But if I don’t get these quick thoughts down, I probably won’t ever do it.
It’s always difficult to write stories like this one. It has been, by any measure, one of the better basketball seasons in U of L history. But it ended on as flat a note as anyone could have imagined. As such, my story depicted some pretty hard reality. Or as hard a reality as basketball can bring you.
It was, I think, Rick Pitino’s worst NCAA loss as a coach. He had a No. 1 seed at Kentucky lose to North Carolina in the regional by 13 points, in a game in which the Wildcats completely abandoned the team concept and went completely one-on-one and jacked up a ridiculous number of three-pointers. Pitino said just this week that it was the most disappointing NCAA loss he’s had.
But even that loss was to a North Carolina team that had players like Jerry Stackhouse and Rasheed Wallace, who would go on to become regular NBA All-Stars. This loss? To Goran Suton. With a team ranked No. 1, and with the No. 1 overall seed. An experienced team that had come one step away a year ago. A team with two-thirds of the 36,000-plus crowd in Indianapolis, less than 150 miles from Louisville, primed and loud.
It was, as I say in the first paragraph of my Monday column, as hard a fall as perhaps any U of L team has ever had.
Reading back over the story in the office, I wish two things. First, that I’d included one more sentence to talk about the outstanding job Pitino did this season as coach. He truly was the Big East Conference coach of the year, if you reckon conference accomplishment as the true measure, and wasn’t honored as such.
And the second thing is that I wish I’d remembered one detail. My job in this column was to describe the magnitude of the loss, but also to get, briefly, into what happened. One of the most telling moments came in the game’s first television timeout. Pitino had called a timeout just moments before. The game had started slowly. The score was only 4-2 with 4:31 having gone by.
And midway through that timeout, Pitino slammed his clipboard to the ground. I immediately got up and went to Rick Bozich, who was sitting a row in front of me, and asked him, “Did you see that?”
Something wasn’t right, with Pitino that upset that early in what was still a brand new game. I meant to get that nugget into my column, and didn’t. Sometimes you get so focused on what happens late in a game and afterward and the early stuff falls by the wayside.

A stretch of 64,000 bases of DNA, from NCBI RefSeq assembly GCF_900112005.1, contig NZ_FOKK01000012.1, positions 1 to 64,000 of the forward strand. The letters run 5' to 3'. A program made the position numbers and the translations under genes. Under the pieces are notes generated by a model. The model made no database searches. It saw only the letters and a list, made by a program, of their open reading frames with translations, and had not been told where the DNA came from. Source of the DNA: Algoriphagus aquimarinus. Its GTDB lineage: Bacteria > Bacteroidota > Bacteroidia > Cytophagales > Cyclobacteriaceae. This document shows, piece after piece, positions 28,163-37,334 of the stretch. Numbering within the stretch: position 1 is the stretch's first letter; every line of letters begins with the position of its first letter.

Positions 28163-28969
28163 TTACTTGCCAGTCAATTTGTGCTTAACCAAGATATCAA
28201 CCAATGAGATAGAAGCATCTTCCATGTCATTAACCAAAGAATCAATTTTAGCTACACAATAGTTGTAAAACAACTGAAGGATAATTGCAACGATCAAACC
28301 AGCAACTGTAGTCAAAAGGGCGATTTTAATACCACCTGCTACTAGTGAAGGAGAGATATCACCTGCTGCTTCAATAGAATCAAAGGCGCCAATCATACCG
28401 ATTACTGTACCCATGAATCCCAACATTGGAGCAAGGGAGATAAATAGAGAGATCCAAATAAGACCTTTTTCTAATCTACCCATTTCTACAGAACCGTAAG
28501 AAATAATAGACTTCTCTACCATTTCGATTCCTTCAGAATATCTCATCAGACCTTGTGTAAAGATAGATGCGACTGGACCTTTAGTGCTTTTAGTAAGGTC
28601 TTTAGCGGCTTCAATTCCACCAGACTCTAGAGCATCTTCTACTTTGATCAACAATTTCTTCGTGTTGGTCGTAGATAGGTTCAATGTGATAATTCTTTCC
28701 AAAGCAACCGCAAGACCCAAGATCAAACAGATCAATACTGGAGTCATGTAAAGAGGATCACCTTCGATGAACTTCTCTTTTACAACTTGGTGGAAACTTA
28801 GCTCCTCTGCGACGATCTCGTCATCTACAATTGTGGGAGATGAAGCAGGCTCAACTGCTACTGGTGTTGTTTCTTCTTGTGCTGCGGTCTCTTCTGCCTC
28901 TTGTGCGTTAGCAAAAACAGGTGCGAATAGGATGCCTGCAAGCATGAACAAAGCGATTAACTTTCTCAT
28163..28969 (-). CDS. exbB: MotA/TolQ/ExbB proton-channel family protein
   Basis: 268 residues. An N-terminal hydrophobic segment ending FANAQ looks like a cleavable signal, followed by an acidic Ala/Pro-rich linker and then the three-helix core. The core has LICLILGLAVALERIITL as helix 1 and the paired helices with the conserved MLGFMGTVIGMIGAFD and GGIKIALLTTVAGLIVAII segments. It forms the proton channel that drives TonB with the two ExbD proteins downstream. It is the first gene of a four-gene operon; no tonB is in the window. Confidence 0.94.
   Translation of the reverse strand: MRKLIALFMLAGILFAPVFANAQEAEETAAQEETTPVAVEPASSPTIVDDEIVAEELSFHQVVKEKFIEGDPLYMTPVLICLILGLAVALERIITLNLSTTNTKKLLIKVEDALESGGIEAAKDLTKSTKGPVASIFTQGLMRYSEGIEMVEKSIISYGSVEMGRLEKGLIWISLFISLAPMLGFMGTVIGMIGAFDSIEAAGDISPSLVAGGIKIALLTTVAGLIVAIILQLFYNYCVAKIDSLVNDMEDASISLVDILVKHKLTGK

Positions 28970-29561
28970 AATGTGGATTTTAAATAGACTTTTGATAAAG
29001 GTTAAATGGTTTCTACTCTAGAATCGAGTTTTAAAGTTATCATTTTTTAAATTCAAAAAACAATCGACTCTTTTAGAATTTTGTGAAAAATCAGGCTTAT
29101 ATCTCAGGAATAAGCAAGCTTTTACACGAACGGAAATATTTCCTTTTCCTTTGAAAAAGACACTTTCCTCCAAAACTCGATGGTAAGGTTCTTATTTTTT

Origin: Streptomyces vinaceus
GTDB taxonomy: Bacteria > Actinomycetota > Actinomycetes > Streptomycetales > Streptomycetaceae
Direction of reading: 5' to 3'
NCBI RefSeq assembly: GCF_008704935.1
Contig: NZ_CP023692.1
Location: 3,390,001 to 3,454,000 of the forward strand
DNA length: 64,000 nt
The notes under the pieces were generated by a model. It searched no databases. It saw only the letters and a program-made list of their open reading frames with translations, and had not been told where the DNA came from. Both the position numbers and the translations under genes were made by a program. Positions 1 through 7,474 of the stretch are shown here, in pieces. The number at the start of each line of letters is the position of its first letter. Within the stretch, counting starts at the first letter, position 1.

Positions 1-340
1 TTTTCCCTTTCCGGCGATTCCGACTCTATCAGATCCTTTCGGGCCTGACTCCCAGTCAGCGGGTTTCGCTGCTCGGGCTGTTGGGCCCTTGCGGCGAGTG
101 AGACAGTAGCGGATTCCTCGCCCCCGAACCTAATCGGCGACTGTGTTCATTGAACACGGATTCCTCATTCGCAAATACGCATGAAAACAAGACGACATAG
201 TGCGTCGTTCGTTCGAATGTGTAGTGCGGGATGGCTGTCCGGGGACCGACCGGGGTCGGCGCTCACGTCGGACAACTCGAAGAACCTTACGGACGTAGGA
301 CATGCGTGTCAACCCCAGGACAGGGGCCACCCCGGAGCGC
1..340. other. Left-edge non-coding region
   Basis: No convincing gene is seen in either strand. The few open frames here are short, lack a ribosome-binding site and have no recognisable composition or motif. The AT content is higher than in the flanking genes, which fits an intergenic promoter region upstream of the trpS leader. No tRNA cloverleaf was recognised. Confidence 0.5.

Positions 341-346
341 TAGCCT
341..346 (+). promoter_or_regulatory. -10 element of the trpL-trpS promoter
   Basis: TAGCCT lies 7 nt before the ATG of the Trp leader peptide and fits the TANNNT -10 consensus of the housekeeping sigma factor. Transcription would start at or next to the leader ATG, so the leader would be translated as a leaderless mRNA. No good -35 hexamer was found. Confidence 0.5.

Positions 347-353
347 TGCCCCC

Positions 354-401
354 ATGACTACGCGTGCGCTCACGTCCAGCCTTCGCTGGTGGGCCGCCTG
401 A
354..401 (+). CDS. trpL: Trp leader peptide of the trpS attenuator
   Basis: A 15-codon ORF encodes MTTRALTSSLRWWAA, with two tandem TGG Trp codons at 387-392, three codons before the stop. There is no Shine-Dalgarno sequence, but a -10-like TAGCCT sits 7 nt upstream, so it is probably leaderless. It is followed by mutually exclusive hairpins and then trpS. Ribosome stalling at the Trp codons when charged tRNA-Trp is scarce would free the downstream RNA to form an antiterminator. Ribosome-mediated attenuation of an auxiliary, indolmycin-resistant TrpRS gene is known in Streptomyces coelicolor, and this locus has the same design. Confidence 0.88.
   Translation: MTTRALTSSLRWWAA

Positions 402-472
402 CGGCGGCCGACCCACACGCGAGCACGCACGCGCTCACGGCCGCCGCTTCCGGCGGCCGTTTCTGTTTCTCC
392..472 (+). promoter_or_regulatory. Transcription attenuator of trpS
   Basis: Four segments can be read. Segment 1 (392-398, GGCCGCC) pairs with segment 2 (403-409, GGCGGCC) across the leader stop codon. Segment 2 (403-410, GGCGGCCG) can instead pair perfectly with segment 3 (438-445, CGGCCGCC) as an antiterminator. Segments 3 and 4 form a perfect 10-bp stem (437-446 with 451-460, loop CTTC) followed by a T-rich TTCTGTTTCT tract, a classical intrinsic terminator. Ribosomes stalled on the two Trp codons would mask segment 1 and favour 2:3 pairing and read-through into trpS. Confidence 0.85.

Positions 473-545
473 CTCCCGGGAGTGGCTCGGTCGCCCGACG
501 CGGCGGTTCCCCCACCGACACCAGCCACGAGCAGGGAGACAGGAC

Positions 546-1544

Something wasn’t right with this team all night. After the game, we heard talk about some sharp exchanges between Terrence Williams and Pitino, which perhaps resulted in Williams spending the final five minutes of the first half on the bench. The longest stretch of down time for the All-American since very early in the season. Pitino downplayed it after the game. Players acknowledged it to a point, but would not speak about it. Rick Bozich’s column tomorrow gets into it as much as he could, while examining Williams’ overall game.
Tom Izzo should get a great deal of credit for this win. He attacked U of L’s zone like it hadn’t been all season. The key? It was easy to see. Getting Suton the ball in the high post. But that wouldn’t have worked if not for one other thing. Seeing that U of L’s 2-3 zone functions like a man-to-man defense on top, he made sure that his guards were way up high on the court when they entered the ball to Supon. As a result, there was open space for Suton, and no way for U of L’s guards to retreat back and harrass him with the ball.
Izzo also had two press attacks. His first-half press break was conservative, using forwards and guards to get the ball over and into the half-court offense. But in the second half, at least three times Michigan State got the ball out of the net and rifled down the court for two easy layups and a transition three. They lulled U of L’s press to sleep with their first half conservatism, then burned it for points in the second. Michigan State’s guards didn’t commit a single turnover against the press, and the Spartans had only one press turnover as a team.
That, again, points to something being wrong. Maybe Michigan State deserves most of the credit for that. Probably, it does. (A little note being added to the Rick Pitino-Tom Crean lore. Crean visited the Michigan State team hotel Saturday night. Whether he and Izzo talked strategy, you can decide. But interestingly, Michigan State players said Izzo came to the morning shootaround with a different game plan for the press than he’d originally planned. Izzo spent a lot of the night up watching tapes, and said he found a couple that gave him his idea for the attack he eventually used against the press).
In all, it wasn’t a pretty afternoon for the Cardinals. And that usually means that the day-after analysis isn’t pretty, either.